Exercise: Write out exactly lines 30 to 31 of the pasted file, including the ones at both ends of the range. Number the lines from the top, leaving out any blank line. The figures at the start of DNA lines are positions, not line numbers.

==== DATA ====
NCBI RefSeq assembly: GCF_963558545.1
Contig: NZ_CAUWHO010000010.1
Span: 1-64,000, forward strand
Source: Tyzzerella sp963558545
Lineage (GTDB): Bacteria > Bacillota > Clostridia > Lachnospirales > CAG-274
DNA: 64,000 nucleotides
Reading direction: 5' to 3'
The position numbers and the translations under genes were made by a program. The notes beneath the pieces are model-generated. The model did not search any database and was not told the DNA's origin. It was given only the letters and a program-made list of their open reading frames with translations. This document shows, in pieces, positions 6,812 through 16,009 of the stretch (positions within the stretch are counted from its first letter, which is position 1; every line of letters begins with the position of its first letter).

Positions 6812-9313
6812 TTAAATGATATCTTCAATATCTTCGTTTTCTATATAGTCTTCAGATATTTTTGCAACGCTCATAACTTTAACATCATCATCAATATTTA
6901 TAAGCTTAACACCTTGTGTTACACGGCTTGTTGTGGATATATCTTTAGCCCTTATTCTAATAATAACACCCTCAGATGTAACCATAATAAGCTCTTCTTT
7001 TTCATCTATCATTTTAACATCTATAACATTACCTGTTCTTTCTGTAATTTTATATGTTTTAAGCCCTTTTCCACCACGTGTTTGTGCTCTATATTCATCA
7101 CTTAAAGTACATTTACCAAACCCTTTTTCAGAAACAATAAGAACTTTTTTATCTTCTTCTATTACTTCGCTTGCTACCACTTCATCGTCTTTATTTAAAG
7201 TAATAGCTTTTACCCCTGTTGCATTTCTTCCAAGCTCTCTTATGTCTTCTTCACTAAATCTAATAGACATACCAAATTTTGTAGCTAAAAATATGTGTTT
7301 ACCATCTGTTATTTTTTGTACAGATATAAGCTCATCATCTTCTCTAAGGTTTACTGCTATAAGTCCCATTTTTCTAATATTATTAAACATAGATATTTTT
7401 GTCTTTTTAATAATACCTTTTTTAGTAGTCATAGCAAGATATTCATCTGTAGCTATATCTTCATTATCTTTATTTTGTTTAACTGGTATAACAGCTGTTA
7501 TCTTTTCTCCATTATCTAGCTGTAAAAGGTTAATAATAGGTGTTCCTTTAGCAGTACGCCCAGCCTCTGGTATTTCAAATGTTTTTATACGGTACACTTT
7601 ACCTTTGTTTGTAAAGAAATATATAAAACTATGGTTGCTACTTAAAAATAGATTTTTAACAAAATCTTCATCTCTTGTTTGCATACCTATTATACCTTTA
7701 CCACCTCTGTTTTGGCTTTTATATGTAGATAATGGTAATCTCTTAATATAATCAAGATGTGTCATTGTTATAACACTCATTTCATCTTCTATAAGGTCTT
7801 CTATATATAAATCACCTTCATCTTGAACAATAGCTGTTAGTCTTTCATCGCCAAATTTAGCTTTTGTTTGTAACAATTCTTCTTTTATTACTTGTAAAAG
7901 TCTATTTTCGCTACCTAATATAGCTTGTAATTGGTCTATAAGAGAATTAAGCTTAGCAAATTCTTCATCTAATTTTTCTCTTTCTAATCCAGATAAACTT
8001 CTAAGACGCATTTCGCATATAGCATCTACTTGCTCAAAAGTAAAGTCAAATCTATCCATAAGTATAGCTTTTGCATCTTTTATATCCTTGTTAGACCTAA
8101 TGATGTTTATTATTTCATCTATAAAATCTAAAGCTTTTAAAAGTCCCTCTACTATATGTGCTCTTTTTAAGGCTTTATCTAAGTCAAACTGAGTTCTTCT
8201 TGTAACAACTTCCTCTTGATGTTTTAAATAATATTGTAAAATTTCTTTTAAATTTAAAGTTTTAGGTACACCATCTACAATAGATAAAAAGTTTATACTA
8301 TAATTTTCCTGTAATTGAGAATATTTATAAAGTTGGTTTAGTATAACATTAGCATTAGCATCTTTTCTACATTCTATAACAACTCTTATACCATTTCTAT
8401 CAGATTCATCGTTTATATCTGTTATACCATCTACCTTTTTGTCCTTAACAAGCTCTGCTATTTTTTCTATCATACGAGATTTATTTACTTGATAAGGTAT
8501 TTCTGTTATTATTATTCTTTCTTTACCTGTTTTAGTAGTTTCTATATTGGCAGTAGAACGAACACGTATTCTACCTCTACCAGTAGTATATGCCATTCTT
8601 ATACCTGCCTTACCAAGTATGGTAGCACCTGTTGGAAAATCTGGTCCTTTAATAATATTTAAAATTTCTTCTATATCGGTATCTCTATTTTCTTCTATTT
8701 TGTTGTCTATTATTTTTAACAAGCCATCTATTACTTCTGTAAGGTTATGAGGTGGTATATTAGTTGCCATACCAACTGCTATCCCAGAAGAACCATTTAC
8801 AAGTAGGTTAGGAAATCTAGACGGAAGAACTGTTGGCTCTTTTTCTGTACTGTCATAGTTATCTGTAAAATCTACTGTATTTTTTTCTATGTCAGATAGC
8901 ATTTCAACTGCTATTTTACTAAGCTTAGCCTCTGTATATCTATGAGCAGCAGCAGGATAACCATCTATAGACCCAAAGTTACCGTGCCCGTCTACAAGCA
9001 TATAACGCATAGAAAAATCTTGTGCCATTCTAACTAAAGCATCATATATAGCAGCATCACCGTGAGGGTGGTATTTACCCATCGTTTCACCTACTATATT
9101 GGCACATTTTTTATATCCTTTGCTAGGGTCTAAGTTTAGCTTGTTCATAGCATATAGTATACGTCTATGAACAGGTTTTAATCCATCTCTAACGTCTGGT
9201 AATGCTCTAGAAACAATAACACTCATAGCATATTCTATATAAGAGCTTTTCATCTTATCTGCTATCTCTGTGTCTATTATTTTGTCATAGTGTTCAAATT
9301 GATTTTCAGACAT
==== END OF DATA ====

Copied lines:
8801 AAGTAGGTTAGGAAATCTAGACGGAAGAACTGTTGGCTCTTTTTCTGTACTGTCATAGTTATCTGTAAAATCTACTGTATTTTTTTCTATGTCAGATAGC
8901 ATTTCAACTGCTATTTTACTAAGCTTAGCCTCTGTATATCTATGAGCAGCAGCAGGATAACCATCTATAGACCCAAAGTTACCGTGCCCGTCTACAAGCA